A couple years ago when Lauren of Wearing History released this 1910s Camisole & Corset Cover pattern I immediately thought of what a cute modern top it would make. And then she made her own modern top to show off how versatile the pattern is.
So it’s been on my sewing docket for a while. Lauren graciously helped move it up the list by sending me a copy so I could get started. (Thanks Lauren!)
The fabric is a basic 100% cotton in a pansy print. I chose this 1) because this was the best out of the two pansy prints in the store and I didn’t have time to order anything, and 2) I was participating in an Alice in Wonderland Disneybounding group at Costume College 2017 and I was the pansy from the flower garden.
The first thing about this pattern is that it is from an original from the later Edwardian/19-Teens era. A wonderful resource for us! The pattern was copied and trued then graded into modern sizing.
That said, there are a few steps that could trip up a new historical costumer and definitely a new sew-er. I also experienced a few of the pieces not lining up exactly.
I pretty much cut and made the size 42 with the peplum option as-is with measurement adjustment for the sleeve band to fit my large upper arm.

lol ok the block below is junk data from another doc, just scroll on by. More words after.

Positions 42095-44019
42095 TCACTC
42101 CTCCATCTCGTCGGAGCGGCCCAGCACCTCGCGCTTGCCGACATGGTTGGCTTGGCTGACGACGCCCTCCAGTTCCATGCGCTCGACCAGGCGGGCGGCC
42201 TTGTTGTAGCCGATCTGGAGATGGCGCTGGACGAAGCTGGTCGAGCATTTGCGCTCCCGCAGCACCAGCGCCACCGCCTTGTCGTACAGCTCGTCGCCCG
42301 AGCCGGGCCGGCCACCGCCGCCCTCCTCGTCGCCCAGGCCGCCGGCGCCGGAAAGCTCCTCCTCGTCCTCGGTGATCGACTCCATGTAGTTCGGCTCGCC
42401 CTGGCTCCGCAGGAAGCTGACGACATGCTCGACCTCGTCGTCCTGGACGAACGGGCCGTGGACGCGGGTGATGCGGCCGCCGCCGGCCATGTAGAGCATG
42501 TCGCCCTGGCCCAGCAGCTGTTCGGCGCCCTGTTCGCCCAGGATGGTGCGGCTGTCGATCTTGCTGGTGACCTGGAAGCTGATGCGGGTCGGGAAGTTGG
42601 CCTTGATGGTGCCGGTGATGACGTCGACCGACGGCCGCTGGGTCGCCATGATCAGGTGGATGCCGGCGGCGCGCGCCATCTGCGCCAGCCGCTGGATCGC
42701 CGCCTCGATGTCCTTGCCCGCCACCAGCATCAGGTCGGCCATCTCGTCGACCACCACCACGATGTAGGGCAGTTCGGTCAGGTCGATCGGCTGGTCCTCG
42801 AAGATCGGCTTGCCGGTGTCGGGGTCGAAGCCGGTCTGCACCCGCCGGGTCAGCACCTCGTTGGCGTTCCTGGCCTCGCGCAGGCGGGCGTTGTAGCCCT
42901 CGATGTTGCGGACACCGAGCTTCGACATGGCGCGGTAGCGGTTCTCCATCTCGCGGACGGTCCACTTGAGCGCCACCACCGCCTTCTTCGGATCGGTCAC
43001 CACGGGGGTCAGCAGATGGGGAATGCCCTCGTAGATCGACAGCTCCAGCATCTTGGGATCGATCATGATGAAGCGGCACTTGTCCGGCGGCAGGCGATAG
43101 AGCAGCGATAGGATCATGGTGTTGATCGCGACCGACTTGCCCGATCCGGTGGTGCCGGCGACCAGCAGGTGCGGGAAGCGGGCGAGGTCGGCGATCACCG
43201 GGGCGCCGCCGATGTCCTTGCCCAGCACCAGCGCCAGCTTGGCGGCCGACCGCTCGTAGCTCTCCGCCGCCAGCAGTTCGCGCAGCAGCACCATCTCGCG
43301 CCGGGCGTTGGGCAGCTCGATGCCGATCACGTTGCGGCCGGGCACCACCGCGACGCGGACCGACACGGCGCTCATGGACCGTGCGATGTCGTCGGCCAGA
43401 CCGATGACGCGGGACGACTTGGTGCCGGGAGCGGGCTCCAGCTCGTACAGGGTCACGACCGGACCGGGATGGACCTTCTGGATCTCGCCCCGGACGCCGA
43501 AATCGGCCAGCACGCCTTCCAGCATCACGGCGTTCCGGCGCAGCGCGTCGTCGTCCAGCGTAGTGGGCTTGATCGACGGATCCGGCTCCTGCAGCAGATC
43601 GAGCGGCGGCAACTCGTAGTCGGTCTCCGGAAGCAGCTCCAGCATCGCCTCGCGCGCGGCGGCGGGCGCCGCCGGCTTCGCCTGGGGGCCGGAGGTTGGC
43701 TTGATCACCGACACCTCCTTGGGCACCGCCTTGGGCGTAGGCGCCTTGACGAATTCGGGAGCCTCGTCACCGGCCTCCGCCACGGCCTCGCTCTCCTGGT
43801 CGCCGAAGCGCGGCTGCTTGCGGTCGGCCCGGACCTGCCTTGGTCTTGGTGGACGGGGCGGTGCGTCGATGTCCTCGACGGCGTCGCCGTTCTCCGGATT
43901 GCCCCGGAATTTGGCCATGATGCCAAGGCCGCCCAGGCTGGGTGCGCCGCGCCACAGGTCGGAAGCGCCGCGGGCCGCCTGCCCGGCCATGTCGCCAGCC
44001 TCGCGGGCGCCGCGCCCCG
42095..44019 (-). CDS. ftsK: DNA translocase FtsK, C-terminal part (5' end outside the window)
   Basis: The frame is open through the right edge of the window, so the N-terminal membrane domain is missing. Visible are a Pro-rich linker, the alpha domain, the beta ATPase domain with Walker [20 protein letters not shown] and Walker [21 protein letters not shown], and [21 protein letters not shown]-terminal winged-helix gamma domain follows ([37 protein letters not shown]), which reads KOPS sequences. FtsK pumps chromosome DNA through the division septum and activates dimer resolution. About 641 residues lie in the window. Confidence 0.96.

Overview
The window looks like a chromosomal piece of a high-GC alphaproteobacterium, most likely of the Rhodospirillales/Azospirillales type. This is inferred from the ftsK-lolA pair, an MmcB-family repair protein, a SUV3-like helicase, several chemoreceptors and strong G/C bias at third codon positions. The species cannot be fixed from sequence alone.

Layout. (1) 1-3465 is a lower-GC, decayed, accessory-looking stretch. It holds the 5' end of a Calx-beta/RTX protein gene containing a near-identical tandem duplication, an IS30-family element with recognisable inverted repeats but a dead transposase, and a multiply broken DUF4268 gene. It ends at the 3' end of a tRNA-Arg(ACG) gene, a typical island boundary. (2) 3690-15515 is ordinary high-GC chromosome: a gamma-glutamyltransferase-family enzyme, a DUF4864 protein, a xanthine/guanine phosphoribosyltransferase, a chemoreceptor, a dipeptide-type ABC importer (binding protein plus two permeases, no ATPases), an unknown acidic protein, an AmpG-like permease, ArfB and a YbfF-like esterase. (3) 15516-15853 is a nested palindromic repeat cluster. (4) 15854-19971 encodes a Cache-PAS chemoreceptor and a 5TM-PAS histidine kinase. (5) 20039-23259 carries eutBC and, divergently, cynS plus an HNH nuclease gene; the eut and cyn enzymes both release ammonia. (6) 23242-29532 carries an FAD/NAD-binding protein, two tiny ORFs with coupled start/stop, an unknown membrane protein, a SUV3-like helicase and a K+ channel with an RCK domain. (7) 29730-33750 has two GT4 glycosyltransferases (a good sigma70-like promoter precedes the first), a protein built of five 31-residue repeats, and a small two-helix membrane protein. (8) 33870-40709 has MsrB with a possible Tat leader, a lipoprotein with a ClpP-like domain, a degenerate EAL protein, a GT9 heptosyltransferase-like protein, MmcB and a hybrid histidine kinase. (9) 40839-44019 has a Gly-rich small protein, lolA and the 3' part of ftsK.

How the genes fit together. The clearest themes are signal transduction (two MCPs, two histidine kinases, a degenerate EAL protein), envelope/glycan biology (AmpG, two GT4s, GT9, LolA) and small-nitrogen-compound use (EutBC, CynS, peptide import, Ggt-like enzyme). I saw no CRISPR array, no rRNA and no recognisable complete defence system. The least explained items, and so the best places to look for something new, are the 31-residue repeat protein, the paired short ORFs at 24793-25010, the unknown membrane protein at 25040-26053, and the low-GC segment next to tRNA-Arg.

I followed the wider seam allowances as given but didn’t feel I needed to move the seam line in or out. So the general sizing is well done.
What surprised me was how high the back waistline was. Now, the pattern DOES discuss this as it’s the fashionably high back waistline of the era. And the length of the back piece looked fine to me as I was sewing. (I didn’t make a mockup.)
But when I tried it on just before finishing to test the front closure I was truly shocked how low the neckline falls – both front and back – and then how high the back waistline is.
When I make this again I will definitely lengthen the back piece so it falls more at my natural waistline – and I’m short-waisted!
The neckline *definitely* needs a drawstring casing or beading lace for a ribbon to draw it up. The top simply is too big to stay on the shoulders and fit well without it.
I used a purchased single-fold bias tape for the casing using my pressing ham and steam iron to pin the the bias into the neckline curve.
The waistline has two rows of gathering that are pulled up to match a stay along the inside. It makes a nice finish without too much bulk.
I went with some vintage buttons that matched perfectly if a bit too chunky for the style of top. If making for a true corset cover I would go with buttons of a smaller size and flat.
The neckline and sleeve band were finished with a narrow 3/8″ cotton lace for texture and depth to the final garment.
I’ll be making this up again with the lengthening adjustment mentioned above. Otherwise, everything to the construction will remain the same. I also think the peplum helps keep it down over the waist/hips as well as completing the “look” of this cute garment.
One final thought – don’t rely to much on the “Original Period Yardage Chart” listed for amount of materials needed. I used two yards of 45″ fabric for View C with peplum and sleeves, and it will be a necessary amount for the larger sizes.
I recommend the pattern to intermediate costumers and for both modern and historical wear.